Top Frequently Asked Questions
about 401(k) Plans
I am going through a divorce and my spouse
has a 401(k). How can I make sure that I get my fair share and will
I have to pay tax on this?
- The 401(k) should be split between the
two through a valid qualified domestic relations order (QDRO) document.
A QDRO is a court order that allows a part of your spouse’s
401(k) money to be given to you. If this document is made properly,
neither spouse will have to pay a 10% early withdrawal penalty,
even if both of you are 59 and ½ years of age or less.
- What options do you have if you do get
money from your spouse? You can either leave the money in the 401(k)
account or in a separate account managed by you. You could also
rollover to an IRA and manage the money yourself or in to another
employer sponsored retirement plan. Any of these options will keep
the money tax-deferred until withdrawal. What you intend to do with
the money must be stated in the QDRO
document. Also, you should always hire a divorce attorney to file
a QDRO document as it can be very tricky. You should also consult
a divorce planner as the long term implications of divorce can be
financially severe if not handled properly.
I haven’t seen my spouse in more than
2 years and have no idea where he/she is. I would like my 401(k)
beneficiary changed to my children instead of my spouse, but I was
told I need my spouse’s approval. Why can’t I name whomever
I want as my beneficiary?
- The 401(k) laws require that you need
to have consent from your spouse in order to name someone else as
your primary beneficiary. This law is in favour of both the man
and the woman in the family. If you do manage to change your beneficiary
from your spouse to your children without the consent of your spouse,
and suppose your employer pays the retirement benefits to your children
upon your death, your spouse could in theory sue your employer.
This is why you were probably told you need your spouse’s
consent before the beneficiary is changed.The best thing is to check
with your employer if they require your spouse’s consent.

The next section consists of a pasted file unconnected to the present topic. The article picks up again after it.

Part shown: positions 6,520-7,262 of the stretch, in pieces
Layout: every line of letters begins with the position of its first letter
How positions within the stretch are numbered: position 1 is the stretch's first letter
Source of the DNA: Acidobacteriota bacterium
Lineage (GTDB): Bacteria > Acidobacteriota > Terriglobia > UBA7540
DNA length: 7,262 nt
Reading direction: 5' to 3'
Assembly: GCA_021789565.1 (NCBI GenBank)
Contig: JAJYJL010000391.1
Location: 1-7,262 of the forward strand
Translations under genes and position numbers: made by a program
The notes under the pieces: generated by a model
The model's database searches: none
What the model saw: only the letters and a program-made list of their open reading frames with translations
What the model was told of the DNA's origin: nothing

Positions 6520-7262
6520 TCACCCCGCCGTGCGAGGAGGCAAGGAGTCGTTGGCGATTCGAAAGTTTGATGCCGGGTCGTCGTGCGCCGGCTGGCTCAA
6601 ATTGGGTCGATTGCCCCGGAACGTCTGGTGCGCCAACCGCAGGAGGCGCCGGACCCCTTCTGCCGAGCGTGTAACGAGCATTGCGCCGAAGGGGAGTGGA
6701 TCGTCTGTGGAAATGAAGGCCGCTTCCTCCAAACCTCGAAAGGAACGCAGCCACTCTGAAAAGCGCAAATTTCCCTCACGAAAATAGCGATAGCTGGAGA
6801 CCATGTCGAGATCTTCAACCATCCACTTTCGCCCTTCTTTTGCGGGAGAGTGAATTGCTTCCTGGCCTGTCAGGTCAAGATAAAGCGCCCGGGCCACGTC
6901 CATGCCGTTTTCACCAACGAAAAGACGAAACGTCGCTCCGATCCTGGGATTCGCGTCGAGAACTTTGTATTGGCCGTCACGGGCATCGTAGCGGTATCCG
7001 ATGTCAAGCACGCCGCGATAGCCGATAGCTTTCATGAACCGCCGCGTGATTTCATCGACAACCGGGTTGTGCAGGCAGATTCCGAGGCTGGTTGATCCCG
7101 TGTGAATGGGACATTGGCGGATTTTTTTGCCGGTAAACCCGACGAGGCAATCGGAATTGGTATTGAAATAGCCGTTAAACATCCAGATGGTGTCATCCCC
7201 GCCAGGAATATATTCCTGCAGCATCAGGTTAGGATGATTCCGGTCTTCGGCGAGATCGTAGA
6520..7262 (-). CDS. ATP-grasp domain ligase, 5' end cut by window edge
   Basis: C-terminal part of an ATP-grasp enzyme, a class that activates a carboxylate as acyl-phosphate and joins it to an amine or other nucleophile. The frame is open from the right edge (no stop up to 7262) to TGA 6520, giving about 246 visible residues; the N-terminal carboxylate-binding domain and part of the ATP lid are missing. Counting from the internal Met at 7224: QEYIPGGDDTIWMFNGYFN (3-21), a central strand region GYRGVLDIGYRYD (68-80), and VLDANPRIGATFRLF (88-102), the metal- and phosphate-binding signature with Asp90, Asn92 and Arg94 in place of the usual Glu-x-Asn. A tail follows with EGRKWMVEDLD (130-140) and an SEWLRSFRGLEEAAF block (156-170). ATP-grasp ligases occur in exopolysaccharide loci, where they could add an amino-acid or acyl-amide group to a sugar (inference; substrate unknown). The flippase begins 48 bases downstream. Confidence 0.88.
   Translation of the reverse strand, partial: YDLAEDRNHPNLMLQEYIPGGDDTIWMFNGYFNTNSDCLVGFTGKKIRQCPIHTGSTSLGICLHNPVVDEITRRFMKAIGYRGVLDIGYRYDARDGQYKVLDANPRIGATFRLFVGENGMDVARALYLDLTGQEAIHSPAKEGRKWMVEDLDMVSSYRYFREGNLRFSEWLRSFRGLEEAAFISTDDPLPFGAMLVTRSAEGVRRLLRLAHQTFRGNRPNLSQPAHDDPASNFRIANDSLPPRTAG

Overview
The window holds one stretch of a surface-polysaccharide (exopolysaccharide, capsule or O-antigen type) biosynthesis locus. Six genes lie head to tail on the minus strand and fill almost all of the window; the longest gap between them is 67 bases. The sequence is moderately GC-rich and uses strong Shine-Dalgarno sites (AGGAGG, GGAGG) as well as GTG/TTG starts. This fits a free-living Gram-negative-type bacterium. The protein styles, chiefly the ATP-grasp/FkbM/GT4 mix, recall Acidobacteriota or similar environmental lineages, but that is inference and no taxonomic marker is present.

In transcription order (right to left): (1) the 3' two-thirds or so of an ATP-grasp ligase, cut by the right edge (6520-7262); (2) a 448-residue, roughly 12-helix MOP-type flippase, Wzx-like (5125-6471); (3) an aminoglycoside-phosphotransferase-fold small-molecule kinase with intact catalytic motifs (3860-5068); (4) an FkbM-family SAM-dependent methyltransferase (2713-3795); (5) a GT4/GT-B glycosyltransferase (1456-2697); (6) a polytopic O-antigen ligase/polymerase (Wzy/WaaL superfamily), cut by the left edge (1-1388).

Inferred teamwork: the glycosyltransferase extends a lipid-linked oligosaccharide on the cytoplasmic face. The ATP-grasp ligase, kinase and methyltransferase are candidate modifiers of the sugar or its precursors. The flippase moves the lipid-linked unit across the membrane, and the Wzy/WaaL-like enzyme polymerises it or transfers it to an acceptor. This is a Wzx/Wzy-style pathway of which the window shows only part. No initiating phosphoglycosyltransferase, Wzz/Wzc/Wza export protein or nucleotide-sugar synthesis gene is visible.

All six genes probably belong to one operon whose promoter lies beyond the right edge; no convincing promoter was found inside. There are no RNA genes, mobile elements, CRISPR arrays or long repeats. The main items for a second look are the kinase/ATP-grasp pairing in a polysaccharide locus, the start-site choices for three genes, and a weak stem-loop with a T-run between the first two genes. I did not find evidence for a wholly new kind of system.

My husband and I are getting divorced and
he wants half of my 401(k) account. As if this isn’t bad enough,
I do not want his girlfriend to get any of the money after he dies.
Can I get this money to go to my children instead?
- Legally, your spouse has a right to claim
a portion of your 401(k), however the exact specifics should be
stated in the divorce agreement. If your husband agrees, you could
have the right to appoint who gets to keep the money in the event
of his death. However, this is only possible if the money stays
in the 401(k) account and does not get withdrawn. If it goes get
withdrawn by your husband, then you will have no idea where the
money is kept, and if it is mixed with other money of your spouse.
I was recently given half of my ex-spouse’s
401(k) money. When do I get this money and will I have to pay tax
- The divorce agreement should state when
you can take the money out of the plan. The agreement however may
not let you take your share until your spouse takes his or her share.
If this point is not mentioned in the divorce agreement, then you
can take the benefit on the earliest retirement date provided under
your ex-spouse’s plan. You can obtain this date from your
ex-spouse’s employer and yes you will be responsible for paying
taxes on it if you withdraw the money from the 401(k) account. However,
if you roll it over to an IRA within 60 days, you can defer all